There are period films so influential they become the reference through which we imagine the era they portray. Seminal works like Schindler’s List (1993) and Barry Lyndon (1975) define an archetypical conception for the eras they portray (the Holocaust and Georgian England respectively). The 1982 sci-fi classic Blade Runner was so influential in creating a richly textured portrayal of the coming techno/societal future, it’s as if every cinematographer, art director and aspiring sci-fi writer since has accepted Blade Runner’s vision of 2019 as inevitable and irrefutable and merely reinterpret its construct.
Now an established classic, it is hard to believe that Blade Runner received very mixed reviews on its theatrical release in 1982. Based on the novel Do Androids Dream of Electric Sheep?, written by Philip K. Dick in 1968, it was the first big sci-fi film since Star Wars and its sequels. It was unjustly compared to these very different kinds of sci-fi movies, and derided for failing to fully recoup its initial $39 million budget.
Mixing action with calm, steady exposition, the film actually creates the gestalt of a noirish future through minute details. Every hint, every aspect of its world is both connected with our own and is also otherwise fully independent – with its own logic, technology, psychology, ethics and aesthetics. There is so much to take in visually, intellectually and emotionally and this film simply can’t spoonfeed its meaning.
Synthetic people, called replicants, are created for and relegated to ‘off-world’ colonies. Occasionally, a few become upset with their subjugation and limited life spans. The film begins with a group of them having killed their human supervisors, and heading to Los Angeles to meet their maker, Tyrell (Joe Turkell), to request he extend their life spans past the allotted four years. This kind of incident is common enough to have sparked a specialist class of police called ‘Blade Runners’. Rick Deckard (Harrison Ford), once a champion hunter of replicants, is called back from retirement to go take them down. Deckard is introduced to an ‘Ultra Breed Replicant’ named Rachel (Sean Young) by Tyrell. Deckard has a series of violent encounters with each renegade replicant while simultaneously falling in love with Rachel. Rachel, through artificial memory production, had not been aware of her replicant status and is now suffering an epic existential crisis. Rachel’s dilemma complicates Deckard’s sense of mission, and even forces him to second guess the authenticity of his own humanity. The trail of bloodshed leads inevitably to a showdown between Deckard and ‘Alpha Replicant’ Roy Batty (Rutger Hauer) that ends more on a note of philosophical closure than traditional action climax.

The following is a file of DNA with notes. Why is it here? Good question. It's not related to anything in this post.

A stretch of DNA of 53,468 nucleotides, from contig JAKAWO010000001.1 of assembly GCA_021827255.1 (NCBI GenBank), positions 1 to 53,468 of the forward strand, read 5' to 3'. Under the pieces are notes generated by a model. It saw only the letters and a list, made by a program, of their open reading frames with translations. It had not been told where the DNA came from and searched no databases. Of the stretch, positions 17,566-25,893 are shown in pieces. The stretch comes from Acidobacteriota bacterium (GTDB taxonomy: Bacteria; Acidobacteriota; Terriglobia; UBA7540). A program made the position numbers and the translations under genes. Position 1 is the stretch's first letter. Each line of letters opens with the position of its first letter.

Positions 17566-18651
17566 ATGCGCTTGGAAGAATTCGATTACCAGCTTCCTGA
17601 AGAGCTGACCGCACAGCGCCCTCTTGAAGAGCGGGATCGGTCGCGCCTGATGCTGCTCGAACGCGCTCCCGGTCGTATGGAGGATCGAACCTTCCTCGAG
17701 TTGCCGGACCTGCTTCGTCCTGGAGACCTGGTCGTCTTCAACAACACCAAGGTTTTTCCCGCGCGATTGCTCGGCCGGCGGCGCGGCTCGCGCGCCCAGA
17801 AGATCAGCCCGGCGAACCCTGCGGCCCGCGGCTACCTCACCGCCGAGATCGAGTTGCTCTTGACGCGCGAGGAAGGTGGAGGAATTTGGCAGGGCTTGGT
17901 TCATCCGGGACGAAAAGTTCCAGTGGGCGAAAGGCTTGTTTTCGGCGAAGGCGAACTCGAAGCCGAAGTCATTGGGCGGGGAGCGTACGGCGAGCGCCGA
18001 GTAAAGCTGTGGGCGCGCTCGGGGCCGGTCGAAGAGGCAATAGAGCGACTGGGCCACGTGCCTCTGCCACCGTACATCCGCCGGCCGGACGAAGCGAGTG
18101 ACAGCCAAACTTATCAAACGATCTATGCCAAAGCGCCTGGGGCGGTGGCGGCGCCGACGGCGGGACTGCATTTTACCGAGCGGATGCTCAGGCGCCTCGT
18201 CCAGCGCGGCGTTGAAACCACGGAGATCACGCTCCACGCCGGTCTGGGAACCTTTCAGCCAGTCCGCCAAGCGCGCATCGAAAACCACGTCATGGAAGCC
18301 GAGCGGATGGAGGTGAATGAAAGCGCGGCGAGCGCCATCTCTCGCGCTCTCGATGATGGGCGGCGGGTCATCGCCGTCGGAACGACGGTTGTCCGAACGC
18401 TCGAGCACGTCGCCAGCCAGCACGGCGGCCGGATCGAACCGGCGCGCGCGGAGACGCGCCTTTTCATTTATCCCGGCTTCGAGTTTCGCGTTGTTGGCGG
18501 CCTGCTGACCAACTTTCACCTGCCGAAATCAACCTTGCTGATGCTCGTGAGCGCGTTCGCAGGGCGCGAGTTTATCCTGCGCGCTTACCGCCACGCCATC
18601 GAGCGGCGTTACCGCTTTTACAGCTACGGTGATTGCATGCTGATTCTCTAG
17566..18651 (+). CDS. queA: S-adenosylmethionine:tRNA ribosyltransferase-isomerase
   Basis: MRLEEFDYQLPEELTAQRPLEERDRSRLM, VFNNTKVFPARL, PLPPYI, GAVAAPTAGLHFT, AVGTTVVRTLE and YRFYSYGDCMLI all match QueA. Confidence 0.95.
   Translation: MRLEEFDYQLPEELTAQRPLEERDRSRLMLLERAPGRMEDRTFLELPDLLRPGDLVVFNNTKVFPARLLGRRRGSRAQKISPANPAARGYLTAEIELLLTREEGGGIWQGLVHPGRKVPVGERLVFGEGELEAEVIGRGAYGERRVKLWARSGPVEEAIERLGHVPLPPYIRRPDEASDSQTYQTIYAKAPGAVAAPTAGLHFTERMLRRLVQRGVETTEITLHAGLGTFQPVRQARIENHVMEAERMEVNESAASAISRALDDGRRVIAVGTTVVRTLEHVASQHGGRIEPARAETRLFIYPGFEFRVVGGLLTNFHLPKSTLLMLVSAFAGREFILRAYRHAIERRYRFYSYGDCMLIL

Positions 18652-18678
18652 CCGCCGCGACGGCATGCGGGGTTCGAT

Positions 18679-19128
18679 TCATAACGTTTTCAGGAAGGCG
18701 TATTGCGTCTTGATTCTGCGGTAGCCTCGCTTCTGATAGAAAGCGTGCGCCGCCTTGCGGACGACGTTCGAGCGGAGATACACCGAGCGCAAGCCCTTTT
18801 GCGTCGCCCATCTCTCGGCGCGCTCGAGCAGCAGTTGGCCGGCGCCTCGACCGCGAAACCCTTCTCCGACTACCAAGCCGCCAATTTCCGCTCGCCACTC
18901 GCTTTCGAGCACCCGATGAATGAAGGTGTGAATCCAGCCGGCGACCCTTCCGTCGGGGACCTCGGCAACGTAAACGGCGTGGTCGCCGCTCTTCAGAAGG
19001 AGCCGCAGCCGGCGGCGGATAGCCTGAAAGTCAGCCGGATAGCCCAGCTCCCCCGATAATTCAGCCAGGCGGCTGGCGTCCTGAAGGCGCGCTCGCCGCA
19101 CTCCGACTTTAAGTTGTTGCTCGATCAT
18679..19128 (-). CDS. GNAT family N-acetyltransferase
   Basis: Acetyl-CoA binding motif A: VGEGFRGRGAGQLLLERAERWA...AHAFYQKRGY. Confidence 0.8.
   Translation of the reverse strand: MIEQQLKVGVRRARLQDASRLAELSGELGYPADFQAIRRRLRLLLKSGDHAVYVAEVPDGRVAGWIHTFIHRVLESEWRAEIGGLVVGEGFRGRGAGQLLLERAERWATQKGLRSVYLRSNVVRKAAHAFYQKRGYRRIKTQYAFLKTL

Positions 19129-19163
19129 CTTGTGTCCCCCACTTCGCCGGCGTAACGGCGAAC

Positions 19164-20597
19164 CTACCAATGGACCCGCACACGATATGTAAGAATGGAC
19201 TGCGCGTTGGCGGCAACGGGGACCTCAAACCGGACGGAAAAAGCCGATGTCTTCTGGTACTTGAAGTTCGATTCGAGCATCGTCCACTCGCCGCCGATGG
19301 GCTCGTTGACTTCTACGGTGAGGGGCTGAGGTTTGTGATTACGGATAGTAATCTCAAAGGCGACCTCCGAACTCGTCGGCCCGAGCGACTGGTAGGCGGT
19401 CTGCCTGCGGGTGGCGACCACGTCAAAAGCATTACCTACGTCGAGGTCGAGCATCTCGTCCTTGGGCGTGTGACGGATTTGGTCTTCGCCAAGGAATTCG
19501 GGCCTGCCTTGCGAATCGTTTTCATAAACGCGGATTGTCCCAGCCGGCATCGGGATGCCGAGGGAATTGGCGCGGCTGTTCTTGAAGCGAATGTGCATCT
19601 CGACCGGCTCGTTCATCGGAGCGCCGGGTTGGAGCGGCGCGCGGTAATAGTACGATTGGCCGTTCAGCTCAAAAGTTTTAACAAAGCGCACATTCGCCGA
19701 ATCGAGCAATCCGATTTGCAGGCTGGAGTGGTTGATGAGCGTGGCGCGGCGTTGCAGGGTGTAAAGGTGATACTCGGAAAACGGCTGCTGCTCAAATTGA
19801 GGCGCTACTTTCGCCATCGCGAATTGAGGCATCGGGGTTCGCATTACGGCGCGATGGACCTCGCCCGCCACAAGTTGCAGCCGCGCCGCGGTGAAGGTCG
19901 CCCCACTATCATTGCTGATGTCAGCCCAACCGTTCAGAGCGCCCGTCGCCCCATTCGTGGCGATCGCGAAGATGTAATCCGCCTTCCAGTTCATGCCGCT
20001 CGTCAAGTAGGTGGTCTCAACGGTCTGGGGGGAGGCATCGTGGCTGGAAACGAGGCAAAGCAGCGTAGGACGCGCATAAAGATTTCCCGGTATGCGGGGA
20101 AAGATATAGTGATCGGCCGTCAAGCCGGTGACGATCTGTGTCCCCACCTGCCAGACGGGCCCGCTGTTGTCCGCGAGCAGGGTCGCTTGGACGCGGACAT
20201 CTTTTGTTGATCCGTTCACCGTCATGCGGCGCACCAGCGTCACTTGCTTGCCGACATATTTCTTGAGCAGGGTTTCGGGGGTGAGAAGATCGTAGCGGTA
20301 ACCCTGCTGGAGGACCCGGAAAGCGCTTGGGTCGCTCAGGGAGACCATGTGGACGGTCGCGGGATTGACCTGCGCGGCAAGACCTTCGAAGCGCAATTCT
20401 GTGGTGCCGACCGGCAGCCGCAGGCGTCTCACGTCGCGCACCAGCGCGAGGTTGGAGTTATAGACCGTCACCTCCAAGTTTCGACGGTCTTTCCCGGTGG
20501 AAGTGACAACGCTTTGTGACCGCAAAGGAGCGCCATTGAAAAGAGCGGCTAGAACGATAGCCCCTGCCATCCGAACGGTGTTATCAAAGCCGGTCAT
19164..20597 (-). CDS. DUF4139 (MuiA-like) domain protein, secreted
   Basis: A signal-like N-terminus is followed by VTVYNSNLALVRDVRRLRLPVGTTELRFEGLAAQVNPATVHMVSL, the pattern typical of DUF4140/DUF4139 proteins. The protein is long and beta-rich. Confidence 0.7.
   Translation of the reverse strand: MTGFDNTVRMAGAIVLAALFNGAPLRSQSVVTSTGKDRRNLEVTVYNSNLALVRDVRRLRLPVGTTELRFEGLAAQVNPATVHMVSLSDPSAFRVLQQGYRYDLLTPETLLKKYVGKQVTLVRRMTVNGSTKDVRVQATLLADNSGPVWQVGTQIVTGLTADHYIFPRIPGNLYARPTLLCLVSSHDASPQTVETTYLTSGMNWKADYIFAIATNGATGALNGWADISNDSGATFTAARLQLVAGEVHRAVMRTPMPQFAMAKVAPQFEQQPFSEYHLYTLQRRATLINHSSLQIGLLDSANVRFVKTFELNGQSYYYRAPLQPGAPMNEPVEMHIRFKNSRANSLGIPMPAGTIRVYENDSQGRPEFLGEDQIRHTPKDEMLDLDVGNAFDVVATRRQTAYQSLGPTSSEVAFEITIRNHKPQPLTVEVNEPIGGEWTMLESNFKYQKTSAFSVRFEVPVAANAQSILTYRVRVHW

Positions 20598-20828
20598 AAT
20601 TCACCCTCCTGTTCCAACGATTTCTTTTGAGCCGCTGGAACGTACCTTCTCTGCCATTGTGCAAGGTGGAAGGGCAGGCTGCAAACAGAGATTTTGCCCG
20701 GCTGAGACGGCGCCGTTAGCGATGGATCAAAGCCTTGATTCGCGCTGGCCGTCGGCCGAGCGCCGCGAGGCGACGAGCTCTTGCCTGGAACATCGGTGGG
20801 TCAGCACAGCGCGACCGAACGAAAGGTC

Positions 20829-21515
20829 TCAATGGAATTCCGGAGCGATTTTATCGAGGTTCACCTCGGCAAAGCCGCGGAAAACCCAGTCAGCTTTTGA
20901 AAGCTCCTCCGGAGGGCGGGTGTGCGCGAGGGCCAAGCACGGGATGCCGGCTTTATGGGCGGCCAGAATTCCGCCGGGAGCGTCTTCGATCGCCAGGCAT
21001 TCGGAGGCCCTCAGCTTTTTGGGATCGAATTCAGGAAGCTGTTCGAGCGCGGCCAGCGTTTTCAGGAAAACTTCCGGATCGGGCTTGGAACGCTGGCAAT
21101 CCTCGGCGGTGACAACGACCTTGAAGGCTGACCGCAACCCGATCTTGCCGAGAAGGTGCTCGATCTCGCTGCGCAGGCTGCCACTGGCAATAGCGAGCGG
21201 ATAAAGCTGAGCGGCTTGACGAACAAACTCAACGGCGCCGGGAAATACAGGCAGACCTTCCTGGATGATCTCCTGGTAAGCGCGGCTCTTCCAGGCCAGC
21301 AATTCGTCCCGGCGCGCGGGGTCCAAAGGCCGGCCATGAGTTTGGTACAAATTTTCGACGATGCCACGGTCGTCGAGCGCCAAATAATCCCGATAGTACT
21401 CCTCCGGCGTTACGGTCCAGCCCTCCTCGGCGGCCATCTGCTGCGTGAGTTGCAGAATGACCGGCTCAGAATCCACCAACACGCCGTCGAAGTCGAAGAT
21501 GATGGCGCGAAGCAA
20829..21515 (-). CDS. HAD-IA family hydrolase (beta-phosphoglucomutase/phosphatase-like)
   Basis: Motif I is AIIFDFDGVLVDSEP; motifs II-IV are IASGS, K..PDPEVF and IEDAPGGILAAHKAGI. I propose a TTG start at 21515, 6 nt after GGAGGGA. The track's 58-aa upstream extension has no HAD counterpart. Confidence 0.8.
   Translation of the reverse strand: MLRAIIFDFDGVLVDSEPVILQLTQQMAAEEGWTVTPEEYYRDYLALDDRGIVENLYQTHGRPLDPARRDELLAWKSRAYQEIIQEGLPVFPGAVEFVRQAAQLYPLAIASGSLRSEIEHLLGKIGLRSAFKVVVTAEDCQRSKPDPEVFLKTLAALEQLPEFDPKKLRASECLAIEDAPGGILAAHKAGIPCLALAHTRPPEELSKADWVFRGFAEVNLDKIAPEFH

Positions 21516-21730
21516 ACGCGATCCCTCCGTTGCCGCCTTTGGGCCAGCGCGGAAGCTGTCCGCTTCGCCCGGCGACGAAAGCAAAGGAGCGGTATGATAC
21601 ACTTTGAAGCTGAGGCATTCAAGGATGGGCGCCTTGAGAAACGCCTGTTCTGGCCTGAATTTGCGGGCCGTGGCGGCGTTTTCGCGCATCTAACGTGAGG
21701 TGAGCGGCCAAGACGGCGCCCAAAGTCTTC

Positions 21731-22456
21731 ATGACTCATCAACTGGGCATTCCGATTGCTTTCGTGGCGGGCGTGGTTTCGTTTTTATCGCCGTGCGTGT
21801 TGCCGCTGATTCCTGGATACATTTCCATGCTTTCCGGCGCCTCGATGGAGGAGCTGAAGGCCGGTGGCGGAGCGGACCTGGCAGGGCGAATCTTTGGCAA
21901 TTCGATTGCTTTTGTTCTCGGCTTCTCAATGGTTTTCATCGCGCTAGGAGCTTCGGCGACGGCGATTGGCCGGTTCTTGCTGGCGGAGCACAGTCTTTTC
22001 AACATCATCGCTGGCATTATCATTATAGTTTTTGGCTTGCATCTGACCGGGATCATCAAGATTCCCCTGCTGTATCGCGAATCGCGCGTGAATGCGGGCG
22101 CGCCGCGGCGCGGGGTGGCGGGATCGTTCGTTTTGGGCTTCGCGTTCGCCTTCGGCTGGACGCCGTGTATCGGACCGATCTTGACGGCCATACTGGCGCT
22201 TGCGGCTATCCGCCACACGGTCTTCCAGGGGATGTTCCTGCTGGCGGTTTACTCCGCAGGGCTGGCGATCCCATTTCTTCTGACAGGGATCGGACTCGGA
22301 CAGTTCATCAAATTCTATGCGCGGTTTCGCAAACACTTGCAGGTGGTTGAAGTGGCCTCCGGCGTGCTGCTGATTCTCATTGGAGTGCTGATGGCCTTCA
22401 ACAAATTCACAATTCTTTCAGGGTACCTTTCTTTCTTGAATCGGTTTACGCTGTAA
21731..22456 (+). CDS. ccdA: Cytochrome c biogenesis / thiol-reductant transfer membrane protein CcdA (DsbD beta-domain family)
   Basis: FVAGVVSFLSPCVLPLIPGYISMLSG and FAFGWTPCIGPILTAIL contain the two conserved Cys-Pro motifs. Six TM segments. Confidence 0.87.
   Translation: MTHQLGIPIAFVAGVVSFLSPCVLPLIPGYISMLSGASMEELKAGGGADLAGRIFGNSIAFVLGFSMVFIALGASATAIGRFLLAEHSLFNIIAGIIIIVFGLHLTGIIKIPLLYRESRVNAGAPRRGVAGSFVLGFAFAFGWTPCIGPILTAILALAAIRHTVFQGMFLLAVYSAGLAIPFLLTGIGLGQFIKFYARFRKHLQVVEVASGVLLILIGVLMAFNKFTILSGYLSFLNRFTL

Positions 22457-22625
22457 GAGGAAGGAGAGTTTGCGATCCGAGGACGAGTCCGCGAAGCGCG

The Vangelis soundtrack is incredible. It adds beautifully to the immensity of the visuals, while never eclipsing the emotional undercurrents. The scene-stealer of Blade Runner may be the incredible set design and photography, but what really lifts this movie are the philosophical undertones: What is the essence of being human? Is life’s value measured by longevity or by how time is spent? And what responsibility does man have when he creates life? It’s the old Frankenstein question posed on the cusp of a new millennium in which it may soon become a real issue of bioethics.
There is a real debate over whether the director’s cut or the original American theatrical release is superior. The original release tends to be derided for its optimistic ending and the use of voiceover narration by Harrison Ford. The director’s cut has a more abrupt and ambiguous ending, excises the narration and includes the hyper-symbolic ‘Unicorn Scene’. While most auteur viewers prefer the director’s cut, I have to admit I miss the narration from the original release. As well as adding exposition on 2019 society, and generally being well written, the voiceover is a key element in the overall ‘futuristic noir’ the film seeks to create. The truth is both cuts have strengths and weaknesses and as Blade Runner deserves more than one viewing, you might be best served to see both cuts and decide for yourself.
Blade Runner holds up very well, even 20 years after its release. But with its enduring influence on art direction in film, television, video games and music videos, how could it not?
Director: Ridley Scott
Writer(s): Philip K. Dick (novel), Hampton Fancher, David Webb Peoples and Roland Kibbee (voiceovers)
Runtime(s): 117 minutes (director’s cut)
Soren McCarthy, Cult Movies In Sixty Seconds: The Best Films In The World In Less Than A Minute, Fusion Press, 2003.